The programme is as follows:
KARLHEINZ STOCKHAUSEN – FLAUTINA - Solo flute - Helen Whittaker
Flautina is supposed to be a ‘flute-spirit in human form’, and the performer is meant to portray a feminine and enchanting character. It was written as a birthday present for Stockhausen's muse Kathinka Pasveer. The required prop for this piece is a quiver in which the performer places her piccolo, flute and alto flute. When the flautist changes instruments the music is bridged by sung and hummed phrases, the idea being that there is no lull in the momentum of the music. The piece is quite a private and personal journey, but it still invites the audience in to partake in Flautina’s world.
TORU TAKEMITSU - TOWARDS THE SEA Flute, guitar - Helen Whittaker and Grant McFarlane Dowse
Takemitsu's preoccupation with water has been noticeable in much of his musical output, and stretched back to his early work 'Water Music' from 1963. Towards The Sea was commissioned by Greenpeace in 1981 as part of their Save The Whale campaign. The three sections (The Night, Moby Dick, and Cape-Cod) are in reference to Herman Melville's novel Moby Dick. The sound of the whale song is brilliantly imitated by the unique timbre of the alto flute: the use of note bends and alternate fingerings create a haunting and ethereal sound.
DAI FUJIKURA – POISNON MUSHROOM -Flute, electronics - Jenni Hogan
In the composer’s words, "It is all the fault of War….."said by the old woman to Richard Gere at the climactic point of the film "Rhapsody in August". When I was born, the Japanese economy was at its zenith, the city I grew up in was peaceful. The post war regeneration of Japan had been a success. So when I visited Hiroshima-city on a School trip, it was hard to imagine something had happened to this beautiful city. When I went to Junior High I remember that we all had to come to school on the 6th of August. The first time I had to do this I thought it was very strange. In the middle of the summer holidays, I had to go to school. Normally people are going away to see their grandparents, some rich families were going on holiday abroad. On the 6th of August, we all sat in the big sports hall at school, absolutely boiling, bathed in sweat. This is the day atomic bomb was dropped in Hiroshima in my grandparents’ time. So we would mark the anniversary by attending school, watching the films about the war/atomic bomb, also looking at the photos of the people who had suffered, and were still suffering the after effects of the atomic bomb. Some of the photos were so strong and violent that even as a small child, I remember them well. One year I remember this talk: a survivor told us that everyone was jumping into the river after the bomb was dropped. Because of the searing heat, everybody wanted to be doused. They didn't know the water in the river was boiling. When I was writing this piece, all the visions which I have seen about Hiroshima/Nagasaki/atomic bomb related materials were in my head. It is our duty to remember.”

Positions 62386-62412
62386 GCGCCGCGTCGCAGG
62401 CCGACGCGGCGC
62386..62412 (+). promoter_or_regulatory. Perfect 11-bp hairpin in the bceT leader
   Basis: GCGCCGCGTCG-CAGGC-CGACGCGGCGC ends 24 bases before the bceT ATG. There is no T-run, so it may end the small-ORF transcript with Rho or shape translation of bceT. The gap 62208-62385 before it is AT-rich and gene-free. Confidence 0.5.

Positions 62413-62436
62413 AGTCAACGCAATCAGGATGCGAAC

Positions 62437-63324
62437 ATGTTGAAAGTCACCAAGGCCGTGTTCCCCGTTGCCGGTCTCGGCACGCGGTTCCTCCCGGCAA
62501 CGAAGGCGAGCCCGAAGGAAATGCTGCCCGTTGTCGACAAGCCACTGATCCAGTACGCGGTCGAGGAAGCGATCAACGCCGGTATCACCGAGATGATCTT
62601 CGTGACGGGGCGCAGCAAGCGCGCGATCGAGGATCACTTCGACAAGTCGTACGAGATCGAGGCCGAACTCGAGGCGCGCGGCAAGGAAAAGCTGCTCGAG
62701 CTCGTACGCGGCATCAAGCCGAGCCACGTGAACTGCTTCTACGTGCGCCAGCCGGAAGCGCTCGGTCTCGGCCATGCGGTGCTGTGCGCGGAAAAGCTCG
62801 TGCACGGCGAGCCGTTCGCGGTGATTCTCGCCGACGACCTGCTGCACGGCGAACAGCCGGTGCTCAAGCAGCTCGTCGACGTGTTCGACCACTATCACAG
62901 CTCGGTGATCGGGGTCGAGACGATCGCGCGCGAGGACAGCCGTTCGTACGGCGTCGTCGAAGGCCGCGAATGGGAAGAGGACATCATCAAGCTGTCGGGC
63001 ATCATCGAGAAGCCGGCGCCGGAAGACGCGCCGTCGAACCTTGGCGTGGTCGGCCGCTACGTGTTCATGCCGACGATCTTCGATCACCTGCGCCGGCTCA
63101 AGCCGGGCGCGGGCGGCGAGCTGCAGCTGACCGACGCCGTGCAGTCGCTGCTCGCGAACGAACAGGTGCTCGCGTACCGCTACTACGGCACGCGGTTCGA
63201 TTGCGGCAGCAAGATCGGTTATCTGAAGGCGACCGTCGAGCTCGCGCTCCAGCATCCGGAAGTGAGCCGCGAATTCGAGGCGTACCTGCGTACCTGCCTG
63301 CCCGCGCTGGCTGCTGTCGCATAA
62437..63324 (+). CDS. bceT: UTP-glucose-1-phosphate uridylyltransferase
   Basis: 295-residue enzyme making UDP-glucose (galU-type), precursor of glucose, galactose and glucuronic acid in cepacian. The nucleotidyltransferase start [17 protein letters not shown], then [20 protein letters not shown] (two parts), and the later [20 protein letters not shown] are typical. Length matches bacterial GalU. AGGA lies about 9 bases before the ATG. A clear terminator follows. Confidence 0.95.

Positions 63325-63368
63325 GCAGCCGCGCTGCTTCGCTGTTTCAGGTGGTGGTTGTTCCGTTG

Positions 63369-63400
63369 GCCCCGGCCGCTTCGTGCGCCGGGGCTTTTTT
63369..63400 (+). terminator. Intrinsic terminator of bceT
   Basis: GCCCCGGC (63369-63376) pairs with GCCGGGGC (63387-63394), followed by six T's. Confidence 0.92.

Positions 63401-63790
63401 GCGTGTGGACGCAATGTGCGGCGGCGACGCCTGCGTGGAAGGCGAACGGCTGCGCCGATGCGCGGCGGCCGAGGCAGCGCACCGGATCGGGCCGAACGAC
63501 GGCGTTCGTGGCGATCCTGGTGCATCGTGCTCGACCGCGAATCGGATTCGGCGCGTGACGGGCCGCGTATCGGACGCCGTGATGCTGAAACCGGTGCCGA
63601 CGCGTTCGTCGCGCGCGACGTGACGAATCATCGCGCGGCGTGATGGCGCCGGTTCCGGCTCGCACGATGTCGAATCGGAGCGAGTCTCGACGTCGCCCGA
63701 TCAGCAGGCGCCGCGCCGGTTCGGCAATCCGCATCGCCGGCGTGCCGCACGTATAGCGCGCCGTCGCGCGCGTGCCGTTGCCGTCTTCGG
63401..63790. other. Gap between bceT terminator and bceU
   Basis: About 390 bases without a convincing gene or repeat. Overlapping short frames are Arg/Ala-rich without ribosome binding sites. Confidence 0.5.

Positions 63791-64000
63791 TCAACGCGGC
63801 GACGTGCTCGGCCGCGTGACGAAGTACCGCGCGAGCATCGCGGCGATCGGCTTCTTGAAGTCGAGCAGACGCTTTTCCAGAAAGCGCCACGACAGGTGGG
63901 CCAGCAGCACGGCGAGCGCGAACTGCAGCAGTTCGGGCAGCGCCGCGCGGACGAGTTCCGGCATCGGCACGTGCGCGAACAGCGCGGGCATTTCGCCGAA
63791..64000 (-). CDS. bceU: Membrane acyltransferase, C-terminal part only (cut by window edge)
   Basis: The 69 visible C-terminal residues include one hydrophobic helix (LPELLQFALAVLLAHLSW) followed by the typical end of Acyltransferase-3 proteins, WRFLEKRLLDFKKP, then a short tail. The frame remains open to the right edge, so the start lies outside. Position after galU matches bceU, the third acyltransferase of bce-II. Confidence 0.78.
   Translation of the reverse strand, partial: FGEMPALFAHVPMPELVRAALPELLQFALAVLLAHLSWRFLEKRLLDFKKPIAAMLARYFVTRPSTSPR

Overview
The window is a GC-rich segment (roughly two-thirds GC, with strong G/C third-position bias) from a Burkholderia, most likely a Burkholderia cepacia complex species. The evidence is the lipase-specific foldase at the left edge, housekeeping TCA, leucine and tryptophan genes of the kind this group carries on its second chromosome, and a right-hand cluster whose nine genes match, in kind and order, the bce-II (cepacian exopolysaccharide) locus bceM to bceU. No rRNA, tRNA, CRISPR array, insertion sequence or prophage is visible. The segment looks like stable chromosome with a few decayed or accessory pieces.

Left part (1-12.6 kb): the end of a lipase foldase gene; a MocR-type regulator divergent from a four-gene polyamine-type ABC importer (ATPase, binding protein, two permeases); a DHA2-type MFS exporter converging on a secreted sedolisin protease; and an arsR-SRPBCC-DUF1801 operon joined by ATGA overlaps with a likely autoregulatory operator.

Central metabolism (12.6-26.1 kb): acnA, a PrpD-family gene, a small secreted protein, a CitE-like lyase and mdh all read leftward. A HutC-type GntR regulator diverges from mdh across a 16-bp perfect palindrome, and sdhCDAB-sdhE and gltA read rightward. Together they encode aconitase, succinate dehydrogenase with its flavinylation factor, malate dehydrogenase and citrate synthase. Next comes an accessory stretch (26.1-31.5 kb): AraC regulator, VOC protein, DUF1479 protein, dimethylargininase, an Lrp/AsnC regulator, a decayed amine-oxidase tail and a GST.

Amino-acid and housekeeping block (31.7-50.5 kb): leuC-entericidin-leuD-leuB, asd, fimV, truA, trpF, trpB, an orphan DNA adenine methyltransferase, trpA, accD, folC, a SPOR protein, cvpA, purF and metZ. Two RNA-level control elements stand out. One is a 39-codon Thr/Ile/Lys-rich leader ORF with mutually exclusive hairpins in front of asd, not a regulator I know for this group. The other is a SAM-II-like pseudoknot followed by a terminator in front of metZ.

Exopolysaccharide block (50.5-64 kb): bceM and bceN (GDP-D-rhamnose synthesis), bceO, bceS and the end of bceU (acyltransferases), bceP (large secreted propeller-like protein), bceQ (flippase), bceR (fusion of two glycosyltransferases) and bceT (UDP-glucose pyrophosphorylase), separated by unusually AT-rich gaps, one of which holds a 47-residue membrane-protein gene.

RORY SIMMONS – GLASS DANCERS String quartet, drums, electronics
Glass Dancers was inspired by the composer’s interest in the more cinematic apporach to electronic music and production along with a passion for 20th century string writing. “I wanted to experiment with fusing these sounds, in a similar way to how Max De Wardener, Ben Frost and Nicolas Bernier have. But using the sonic approach of someone like Humcrush or David Torn” says the composer. “I was writing some string music while away on tour and at the same time, listening a lot to the David Torn album Prezens and the Tim Berne album The Sevens. But also my interest in more cinematic sounds like Max Richter and Jon Hopkins got me thinking about a totally different sound-world. Plus I liked the idea of producing something where I don't actually really play any instrument. Its been a really exciting project to complete - with the post production element being so integral. I'm hoping to transfer much of this sonic approach to the next album I make”.
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